- Find (mu(12)), (mu(10!)) and (mu(105)).
- Find the value of (mu(n)) for each integer (n) with (100leq nleq 110).
- Use the Mobius inversion formula and the identity (n=sum_{dmid n}phi(n/d)) to show that (phi(p^t)=p^t-p^{t-1}) where (p) is a prime and (t) is a positive integer.

## Number Theory: In Context and Interactive

There is a more serious side to the panoply of new functions, though. This is our key to arithmetic functions. We will now turn to algebra again, with a goal of generalizing the Moebius result.

### Subsection 23.4.1 The monoid of arithmetic functions

###### Definition 23.4.1 .

A is a set with multiplication (an operation) that has an identity, is associative and commutative.

You can think of a commutative monoid as an Abelian group without requiring inverses. (That means it's not necessarily a group, though it could be see Definition 8.3.3.)

###### Theorem 23.4.2 .

Let (A) be the set of all arithmetic functions. Then (star) turns the set (A) into a *commutative monoid*.

###### Proof.

The function (I(n) ext<,>) which is equal to zero except when (n=1 ext<,>) plays the role of identity. Then one would need to prove the following three statements.

((fstar g)star h = fstar (gstar h))

We include one of the proofs. The others are similar – see Exercise 23.5.2. Note that for the second one, one can use the fact that (dc=n,ab=d) implies (abc=n ext<.>)

Can you think of other commutative monoids? What sets have an operation and an identity, but no inverse?

### Subsection 23.4.2 Bringing in group structure

Let's get deeper in the algebraic structure behind the (star) operation. Remember, (fstar g) is defined by

This structure is so neat is because it actually allows us to generalize the idea behind the Moebius function!

###### Theorem 23.4.3 .

If (f) is an arithmetic function and (f(1) eq 0 ext<,>) then (f) has an inverse in the set (A) under the operation (star ext<.>) We call this inverse (f^<-1> ext<.>) It is given by the following recursive definition:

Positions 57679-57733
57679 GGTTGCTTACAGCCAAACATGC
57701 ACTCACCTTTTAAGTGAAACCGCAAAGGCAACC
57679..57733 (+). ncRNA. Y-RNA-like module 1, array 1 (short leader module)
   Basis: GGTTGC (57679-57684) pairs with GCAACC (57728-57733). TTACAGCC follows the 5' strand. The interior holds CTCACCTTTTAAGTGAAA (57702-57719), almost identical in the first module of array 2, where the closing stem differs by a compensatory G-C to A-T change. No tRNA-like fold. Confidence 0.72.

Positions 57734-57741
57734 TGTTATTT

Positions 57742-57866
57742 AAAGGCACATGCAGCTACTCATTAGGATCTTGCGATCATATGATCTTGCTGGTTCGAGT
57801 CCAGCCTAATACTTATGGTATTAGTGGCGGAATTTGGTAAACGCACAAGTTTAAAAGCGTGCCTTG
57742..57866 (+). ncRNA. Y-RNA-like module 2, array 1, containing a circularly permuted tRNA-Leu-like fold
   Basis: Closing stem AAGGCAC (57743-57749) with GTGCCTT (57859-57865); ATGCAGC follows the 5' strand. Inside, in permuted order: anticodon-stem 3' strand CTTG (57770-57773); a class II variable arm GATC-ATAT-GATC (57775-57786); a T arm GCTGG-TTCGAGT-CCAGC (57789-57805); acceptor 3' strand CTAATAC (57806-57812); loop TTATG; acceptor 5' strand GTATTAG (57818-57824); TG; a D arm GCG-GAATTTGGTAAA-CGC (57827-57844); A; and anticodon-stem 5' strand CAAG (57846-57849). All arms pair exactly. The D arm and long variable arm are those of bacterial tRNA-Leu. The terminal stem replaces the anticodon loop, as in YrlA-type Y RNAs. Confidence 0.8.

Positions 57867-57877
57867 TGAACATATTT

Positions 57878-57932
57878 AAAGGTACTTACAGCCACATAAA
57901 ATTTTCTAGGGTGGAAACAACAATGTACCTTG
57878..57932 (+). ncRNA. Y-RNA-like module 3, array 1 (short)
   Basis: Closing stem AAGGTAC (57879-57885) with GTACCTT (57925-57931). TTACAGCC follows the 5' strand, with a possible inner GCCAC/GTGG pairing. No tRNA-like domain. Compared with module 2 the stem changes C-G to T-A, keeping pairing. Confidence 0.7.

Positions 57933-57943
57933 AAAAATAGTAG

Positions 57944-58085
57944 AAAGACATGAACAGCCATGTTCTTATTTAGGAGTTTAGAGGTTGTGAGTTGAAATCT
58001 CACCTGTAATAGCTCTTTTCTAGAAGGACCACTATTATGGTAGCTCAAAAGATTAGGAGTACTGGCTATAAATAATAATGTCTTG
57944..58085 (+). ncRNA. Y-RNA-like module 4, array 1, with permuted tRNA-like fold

###### Proof.

As in all the best theorems, there is really nothing to prove. The definitions for (n>1) are equivalent ways of representing the same thing. We can always get the next value of (f^<-1>(n)) by knowledge of (f^<-1>(d)) for (dmid n ext<,>) and that is enough for an induction proof, since we do have a formula given for (f^<-1>(1) ext<.>) (See Exercise 23.5.9)

###### Corollary 23.4.4 .

This can be immediately used to show that the Moebius function (mu) is (mu=u^<-1>) (and hence (u=mu^<-1>)).

###### Corollary 23.4.5 .

Since (omega(1)=0 ext<,>) the function (omega) has no inverse.

This is a good time to try to figure out what the inverse of (N) or (phi) is *with paper and pencil*. See Exercises Exercise 23.5.4 and Exercise 23.5.5.

In general, we can also say that

There is another, more theoretical, implication too, hearkening back to Section 8.3.

###### Corollary 23.4.6 .

The subset of (A) which consists of all arithmetic functions with (f(1)
eq 0) is actually a *group*.

###### Remark 23.4.7 .